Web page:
Can hibernation benefit humans?
To survive times when food is scarce and temperatures are low, some animals enter hibernation -- a physiological process that reduces their normal metabolism to low levels for days or weeks at a time. These periods of low metabolism, known as torpor, allow the animal's body temperature to fall to just above the surrounding air temperature, thus conserving energy. Humans do not naturally undergo torpor, but scientists are interested in the idea of producing states of "synthetic" torpor in certain situations, including spaceflight, explained symposium co-chair Hannah Carey, PhD, from the University of Wisconsin School of Veterinary Medicine. "Harnessing naturally evolved torpor to benefit human spaceflight." "Synthetic torpor could protect astronauts from space-related health hazards and simultaneously reduce demands on spacecraft mass, volume and power capacities," said Matthew Regan, PhD, also from the University of Wisconsin School of Veterinary Medicine and symposium co-chair.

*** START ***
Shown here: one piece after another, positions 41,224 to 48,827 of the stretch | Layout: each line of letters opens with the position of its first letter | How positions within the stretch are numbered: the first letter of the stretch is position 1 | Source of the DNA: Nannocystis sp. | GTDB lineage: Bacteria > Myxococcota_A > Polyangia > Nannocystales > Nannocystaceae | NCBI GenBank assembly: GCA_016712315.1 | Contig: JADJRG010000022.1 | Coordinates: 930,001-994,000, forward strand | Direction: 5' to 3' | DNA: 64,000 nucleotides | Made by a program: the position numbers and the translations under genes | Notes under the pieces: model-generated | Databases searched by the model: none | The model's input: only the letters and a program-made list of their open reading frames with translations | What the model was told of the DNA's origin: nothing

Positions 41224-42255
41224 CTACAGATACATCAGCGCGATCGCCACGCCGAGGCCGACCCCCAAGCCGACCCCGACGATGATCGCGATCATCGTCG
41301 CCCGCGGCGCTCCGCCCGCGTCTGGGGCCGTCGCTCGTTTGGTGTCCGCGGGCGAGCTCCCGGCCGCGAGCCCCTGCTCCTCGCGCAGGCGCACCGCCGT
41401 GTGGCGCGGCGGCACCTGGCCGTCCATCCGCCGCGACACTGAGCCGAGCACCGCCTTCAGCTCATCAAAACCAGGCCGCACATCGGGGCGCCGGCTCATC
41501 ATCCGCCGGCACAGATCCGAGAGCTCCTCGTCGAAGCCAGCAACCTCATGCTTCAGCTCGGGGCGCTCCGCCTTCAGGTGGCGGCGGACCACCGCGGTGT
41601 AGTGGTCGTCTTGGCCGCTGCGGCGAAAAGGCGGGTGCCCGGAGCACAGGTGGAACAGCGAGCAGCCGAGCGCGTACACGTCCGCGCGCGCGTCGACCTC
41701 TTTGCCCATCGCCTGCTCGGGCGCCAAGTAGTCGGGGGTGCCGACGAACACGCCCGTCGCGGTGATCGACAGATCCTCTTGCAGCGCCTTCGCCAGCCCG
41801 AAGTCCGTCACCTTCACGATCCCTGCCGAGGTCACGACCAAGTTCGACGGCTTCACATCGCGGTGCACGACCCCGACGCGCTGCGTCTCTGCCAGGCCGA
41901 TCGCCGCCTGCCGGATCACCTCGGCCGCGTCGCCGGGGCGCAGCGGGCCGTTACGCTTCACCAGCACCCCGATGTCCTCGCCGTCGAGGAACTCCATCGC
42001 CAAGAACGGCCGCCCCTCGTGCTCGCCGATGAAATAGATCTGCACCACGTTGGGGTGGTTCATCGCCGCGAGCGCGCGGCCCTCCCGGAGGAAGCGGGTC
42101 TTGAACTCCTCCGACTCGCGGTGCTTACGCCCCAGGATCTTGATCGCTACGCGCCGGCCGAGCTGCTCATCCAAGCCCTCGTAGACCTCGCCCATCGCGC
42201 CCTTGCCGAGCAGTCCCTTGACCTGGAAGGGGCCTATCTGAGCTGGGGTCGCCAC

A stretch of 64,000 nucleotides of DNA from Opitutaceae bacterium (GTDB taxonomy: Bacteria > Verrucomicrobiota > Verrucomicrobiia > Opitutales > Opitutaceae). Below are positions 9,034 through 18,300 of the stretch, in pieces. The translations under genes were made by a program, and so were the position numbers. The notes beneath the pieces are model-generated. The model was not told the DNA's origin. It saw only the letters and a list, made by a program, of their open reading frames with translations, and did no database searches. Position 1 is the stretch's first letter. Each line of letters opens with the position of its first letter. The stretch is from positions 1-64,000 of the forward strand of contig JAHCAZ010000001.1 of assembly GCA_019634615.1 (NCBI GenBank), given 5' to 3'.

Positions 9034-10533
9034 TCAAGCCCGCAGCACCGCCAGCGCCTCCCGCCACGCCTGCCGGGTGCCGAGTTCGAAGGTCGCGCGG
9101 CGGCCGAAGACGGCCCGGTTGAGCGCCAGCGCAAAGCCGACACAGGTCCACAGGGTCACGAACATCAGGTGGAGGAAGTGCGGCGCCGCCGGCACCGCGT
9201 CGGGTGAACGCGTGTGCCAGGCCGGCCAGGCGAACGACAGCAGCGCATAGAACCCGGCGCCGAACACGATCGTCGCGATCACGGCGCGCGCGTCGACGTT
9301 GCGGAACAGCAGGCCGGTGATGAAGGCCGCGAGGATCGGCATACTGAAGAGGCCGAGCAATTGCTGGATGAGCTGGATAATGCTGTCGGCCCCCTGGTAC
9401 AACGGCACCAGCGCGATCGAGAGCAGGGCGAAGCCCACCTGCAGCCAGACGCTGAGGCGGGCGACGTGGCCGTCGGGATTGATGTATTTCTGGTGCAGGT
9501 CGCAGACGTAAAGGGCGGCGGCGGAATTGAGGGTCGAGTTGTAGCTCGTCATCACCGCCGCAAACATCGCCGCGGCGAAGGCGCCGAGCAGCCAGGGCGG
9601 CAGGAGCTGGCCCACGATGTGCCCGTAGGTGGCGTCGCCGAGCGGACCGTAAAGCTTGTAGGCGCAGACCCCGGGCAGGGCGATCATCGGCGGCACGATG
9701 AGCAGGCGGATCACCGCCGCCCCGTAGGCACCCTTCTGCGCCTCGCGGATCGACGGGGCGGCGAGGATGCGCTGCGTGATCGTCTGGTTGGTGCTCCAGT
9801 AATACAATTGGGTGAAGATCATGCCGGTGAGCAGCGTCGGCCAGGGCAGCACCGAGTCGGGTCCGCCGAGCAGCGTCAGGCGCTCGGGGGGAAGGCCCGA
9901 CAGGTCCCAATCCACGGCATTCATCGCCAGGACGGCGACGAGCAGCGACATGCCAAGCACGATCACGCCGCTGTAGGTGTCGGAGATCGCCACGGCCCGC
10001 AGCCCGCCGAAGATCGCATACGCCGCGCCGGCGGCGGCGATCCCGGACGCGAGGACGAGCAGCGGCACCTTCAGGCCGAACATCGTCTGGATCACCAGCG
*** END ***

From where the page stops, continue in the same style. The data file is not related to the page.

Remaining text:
148 day(s) ago